The illustrations by Helquist are reminiscent of silent movie tableaus, and the ominous moments captured in the pictures invite the reader's fearful sensibilities to keep reading while delighting their more skeptical abilities.
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LibraryThing member heidialice
The three Baudelaires are sent next to Aunt Josephine, who is afraid of everything, and whose house is perched precariously over Lake Lachrymose. Count Olaf, disguised as a boat captain, hunts them down in the end as always.

Slightly grisly, always dryly funny, this series continues to keep my
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attention. The constant doom and gloom is a little wearing, but balanced by the sharpness of the telling and the extremeness of it all. I love the very un-stereotypical children, especially Violet, who is always inventing.
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LibraryThing member Othemts
The best and most adventurous of these stories yet. I also figured out in a dream that Klaus and Sunny are named after the infamous Von Bulows. Susan read this book too, and enjoyed it without reading any of its predecessors. I like the house built perilously on a cliff, a nice creepy touch.
LibraryThing member EmScape
One of the funniest things I've ever read: "If you are allergic to a thing, it is best not to put that thing in your mouth, especially if the thing is cats. "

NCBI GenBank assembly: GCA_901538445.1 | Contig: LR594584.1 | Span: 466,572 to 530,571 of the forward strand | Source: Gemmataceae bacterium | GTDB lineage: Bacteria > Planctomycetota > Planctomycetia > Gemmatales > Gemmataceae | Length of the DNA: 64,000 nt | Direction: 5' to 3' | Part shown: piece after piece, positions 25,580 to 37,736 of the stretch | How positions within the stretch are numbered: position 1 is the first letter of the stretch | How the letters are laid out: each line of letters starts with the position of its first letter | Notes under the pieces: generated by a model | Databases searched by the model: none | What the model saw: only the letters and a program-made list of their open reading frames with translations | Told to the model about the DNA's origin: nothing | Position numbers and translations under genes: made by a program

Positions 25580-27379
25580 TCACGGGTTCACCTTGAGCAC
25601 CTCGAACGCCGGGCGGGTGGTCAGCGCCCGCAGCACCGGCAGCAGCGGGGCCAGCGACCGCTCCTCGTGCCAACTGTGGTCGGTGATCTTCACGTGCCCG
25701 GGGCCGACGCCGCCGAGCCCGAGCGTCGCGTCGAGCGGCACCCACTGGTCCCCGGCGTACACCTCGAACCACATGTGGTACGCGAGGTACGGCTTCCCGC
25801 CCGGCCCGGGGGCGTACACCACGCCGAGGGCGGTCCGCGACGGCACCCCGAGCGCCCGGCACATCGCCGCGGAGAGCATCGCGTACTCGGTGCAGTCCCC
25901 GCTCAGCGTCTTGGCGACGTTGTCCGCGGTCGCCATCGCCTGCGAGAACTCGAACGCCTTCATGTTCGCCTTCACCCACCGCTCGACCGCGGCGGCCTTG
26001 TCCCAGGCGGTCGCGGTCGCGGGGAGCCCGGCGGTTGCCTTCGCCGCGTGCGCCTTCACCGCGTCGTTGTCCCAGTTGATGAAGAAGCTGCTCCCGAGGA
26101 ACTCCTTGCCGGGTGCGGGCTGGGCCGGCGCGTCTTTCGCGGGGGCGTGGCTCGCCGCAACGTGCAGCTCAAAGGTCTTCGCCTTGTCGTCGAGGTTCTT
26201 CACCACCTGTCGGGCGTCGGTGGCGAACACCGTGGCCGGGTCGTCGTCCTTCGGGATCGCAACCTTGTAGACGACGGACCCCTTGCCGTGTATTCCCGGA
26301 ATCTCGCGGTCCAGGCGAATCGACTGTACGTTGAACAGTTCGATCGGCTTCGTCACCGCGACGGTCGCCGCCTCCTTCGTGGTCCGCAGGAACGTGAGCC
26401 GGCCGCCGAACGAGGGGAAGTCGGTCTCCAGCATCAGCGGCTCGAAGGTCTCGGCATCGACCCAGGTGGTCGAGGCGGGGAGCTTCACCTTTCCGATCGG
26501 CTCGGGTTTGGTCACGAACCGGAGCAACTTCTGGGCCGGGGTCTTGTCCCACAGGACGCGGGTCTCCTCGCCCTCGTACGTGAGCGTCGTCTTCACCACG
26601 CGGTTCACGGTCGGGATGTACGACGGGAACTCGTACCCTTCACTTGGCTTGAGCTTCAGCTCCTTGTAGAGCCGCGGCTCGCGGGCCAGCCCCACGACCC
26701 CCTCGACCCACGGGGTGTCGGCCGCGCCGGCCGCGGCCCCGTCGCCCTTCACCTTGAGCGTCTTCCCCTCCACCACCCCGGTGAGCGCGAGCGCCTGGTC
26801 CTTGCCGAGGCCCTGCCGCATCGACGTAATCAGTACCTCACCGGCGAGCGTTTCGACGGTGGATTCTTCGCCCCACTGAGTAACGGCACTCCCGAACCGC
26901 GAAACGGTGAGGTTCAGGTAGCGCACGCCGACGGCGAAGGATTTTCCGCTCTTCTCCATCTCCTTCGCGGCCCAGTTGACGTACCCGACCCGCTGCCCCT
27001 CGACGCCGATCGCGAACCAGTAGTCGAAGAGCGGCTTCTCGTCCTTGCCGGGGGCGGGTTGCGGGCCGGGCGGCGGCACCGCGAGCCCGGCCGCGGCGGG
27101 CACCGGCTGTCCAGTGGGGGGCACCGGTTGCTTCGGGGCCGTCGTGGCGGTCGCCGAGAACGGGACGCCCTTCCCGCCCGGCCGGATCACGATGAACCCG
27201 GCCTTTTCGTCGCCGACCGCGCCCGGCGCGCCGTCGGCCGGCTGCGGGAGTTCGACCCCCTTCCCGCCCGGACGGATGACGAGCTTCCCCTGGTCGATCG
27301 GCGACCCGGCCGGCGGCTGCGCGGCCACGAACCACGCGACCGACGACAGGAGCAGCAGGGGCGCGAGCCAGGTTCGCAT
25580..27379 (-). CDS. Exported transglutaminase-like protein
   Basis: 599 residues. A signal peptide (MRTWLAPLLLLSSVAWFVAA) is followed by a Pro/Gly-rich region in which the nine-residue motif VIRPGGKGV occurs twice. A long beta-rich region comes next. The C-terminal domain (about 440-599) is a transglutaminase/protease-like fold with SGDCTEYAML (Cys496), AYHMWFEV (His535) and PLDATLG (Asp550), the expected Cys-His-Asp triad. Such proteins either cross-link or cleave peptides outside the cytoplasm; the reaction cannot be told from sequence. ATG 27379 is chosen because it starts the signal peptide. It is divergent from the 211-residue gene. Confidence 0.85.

Another satisfying tale.
LibraryThing member beckyhill
The third in a series, this episode has the Baudelaire orphans on another adventure when their new guardian fakes her death and they have to find her before Count Olaf gets them. The children don't seem to have grown or changed much from the previous book, though they are learning that Mr. Poe
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doesn't listen to them when they tell him someone is Count Olaf in disguise. The setting is made up to the point that a hurricane occurs on a lake, making the story not very believable. The theme is more clearly stated at this end of this book, when the author says that the children appreciate being able to have each other to turn to in all the hard times they face. The situations they get into continue to get more ridiculous as the series progresses, but I'm sure children would find it entertaining, so I would include this in my collection.
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LibraryThing member readafew
This is the 3rd book in the Series of Unfortunate Events. Once again the Baudelaire children are on the move. They are moving in with a new relative, 'Aunt Josephine'. The children learn pretty quick that Aunt Josephine has a few quirks and problems. Namely, she is afraid of almost everything. And
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as such puts out many rules of things to do and not do that make their stay less than ideal. Things were going along bearably well until Aunt Josephine met Captain Sham, and things went from bad to worse. Can the children get themselves out of the smörgåsbord of trouble that comes at them? Smörgåsbord here meaning a long and varied list of bad things happening.

This continues the tales of the Baudelaire children as they continue to be pushed around by grownups who never quite seem to know what is the best thing for kids but always believe they do.
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LibraryThing member riverwillow